March 15, 2012: Italy is angry at Britain for not consulting with the Italian government before launching a commando raid on May 8th to rescue a Briton and an Italian that had been kidnapped last May and held in northwestern Nigeria. The men holding the captives murdered them before the rescue attempt got under way (because members of the kidnap gang were arrested the day before). The raid was ordered when Nigeria obtained information that indicated the captives were going to be killed anyway.
The joint rescue mission was authorized by the British government after the location of the captives had finally been determined, after months of work. The captives were believed to be held by Islamic terrorists affiliated with the Nigerian Boko Haram (a Taliban-like group) that has been causing a lot of problems in northern Nigeria. Italy was informed of the raid as it was underway, but that gave Italy no opportunity to veto the effort. If the raid had succeeded there would still have been some protests from the Italian government but it would have been muted and probably not even made public.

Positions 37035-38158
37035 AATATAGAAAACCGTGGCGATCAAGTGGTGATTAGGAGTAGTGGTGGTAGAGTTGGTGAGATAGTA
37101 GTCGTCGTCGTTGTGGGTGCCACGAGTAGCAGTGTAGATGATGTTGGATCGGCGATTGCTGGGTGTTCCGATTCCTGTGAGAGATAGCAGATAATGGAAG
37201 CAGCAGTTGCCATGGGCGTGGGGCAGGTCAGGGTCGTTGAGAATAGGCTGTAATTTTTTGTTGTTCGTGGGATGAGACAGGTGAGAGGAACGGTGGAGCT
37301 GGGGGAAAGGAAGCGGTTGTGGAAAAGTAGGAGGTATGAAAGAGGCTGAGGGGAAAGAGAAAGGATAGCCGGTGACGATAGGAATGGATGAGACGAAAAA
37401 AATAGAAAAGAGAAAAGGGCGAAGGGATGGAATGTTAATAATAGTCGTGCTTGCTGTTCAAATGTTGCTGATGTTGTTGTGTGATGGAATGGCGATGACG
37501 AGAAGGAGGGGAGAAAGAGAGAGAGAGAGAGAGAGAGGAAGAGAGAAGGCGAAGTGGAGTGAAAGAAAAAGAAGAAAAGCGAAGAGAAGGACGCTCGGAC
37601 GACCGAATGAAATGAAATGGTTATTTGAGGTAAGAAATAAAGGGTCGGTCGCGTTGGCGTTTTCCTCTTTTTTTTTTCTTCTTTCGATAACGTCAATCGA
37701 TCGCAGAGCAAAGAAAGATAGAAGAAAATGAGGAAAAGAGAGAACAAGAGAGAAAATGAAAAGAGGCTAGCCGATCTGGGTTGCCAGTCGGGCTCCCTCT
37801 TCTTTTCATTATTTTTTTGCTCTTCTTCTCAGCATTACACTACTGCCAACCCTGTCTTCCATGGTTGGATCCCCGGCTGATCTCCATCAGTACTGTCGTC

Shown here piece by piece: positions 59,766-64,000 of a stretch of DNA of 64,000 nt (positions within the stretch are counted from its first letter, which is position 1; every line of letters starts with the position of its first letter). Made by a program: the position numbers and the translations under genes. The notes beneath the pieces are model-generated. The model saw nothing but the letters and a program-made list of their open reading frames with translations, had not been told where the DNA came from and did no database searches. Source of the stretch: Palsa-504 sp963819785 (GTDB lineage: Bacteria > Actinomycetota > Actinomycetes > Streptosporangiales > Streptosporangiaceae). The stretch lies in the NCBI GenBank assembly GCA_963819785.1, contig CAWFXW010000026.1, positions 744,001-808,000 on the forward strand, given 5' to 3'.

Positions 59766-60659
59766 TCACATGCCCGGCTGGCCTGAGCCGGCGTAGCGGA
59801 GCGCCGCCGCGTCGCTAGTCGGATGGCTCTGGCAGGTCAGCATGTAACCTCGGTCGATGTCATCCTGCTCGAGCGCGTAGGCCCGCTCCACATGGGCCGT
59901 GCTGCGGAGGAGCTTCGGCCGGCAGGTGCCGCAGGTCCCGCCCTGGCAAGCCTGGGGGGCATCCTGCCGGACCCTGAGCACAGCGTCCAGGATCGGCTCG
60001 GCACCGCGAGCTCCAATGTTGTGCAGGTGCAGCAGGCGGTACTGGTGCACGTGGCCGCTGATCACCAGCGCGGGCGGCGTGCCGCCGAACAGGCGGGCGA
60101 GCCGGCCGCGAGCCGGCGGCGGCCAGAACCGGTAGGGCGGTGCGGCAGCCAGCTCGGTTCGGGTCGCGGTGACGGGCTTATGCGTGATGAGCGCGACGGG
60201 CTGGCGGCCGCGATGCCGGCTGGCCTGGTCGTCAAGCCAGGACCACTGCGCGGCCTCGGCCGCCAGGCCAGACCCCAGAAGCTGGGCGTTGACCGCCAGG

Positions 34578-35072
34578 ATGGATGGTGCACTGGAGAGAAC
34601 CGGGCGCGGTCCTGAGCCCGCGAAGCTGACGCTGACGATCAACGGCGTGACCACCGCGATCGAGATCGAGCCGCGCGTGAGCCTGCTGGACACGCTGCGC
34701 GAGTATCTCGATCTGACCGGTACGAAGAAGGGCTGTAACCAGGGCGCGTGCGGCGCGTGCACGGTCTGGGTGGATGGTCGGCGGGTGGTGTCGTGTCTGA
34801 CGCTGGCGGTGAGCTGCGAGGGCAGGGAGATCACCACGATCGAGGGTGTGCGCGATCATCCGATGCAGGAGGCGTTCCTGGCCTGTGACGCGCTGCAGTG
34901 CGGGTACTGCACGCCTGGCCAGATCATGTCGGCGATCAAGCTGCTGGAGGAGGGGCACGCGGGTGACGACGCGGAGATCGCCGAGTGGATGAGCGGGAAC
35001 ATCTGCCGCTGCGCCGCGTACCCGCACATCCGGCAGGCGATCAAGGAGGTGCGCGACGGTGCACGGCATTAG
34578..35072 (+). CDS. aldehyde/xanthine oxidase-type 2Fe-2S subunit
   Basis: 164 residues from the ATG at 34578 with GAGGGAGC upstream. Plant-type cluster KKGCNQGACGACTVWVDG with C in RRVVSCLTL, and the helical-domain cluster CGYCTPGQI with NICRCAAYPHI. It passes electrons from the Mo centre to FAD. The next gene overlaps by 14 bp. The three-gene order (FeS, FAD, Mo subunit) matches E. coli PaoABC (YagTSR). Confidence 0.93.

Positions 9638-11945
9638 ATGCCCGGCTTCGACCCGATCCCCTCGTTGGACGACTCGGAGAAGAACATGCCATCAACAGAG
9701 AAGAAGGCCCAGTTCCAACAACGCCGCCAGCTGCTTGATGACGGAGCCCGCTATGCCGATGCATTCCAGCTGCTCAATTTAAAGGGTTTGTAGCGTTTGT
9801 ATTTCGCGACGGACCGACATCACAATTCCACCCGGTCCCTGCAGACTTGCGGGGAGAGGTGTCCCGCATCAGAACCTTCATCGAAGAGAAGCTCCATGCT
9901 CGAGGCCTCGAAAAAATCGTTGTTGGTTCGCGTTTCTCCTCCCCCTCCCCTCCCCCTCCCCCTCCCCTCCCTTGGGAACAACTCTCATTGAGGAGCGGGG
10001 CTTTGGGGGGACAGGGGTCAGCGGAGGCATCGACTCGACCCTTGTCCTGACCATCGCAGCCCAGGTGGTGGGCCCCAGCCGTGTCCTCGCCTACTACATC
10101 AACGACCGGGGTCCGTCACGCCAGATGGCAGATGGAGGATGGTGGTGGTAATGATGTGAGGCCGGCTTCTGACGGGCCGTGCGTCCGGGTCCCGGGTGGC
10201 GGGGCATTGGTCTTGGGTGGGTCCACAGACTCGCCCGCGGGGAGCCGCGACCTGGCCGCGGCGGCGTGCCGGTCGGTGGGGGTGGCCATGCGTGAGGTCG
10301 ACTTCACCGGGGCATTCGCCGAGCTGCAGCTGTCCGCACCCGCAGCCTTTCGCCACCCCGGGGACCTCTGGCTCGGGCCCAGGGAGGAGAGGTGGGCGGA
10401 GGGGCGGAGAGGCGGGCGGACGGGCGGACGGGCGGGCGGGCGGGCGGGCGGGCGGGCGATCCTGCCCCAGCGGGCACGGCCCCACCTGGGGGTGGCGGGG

Britain, France, and the United States have had frequent success in rescuing captives in situations like this. Success suppresses any disagreements with the governments of the captives involved. Britain did consult with Italy over what to do about getting the captives back. But for weeks, nothing was heard from the captors. After the raid it was revealed that the kidnappers had been negotiating with representatives of the captives for the payment of a ransom. It is British government policy not to pay ransom, as this only encourages more kidnappings and, in the case of Islamic radical groups, finances more terrorism in general.
While Britain and the United States refuse to pay ransoms to terrorists other European nations are more flexible, even if their official policy is not to pay ransom. This has led to some large ransoms paid to Islamic terrorists and is believed responsible for an increase in Islamic terrorist activity.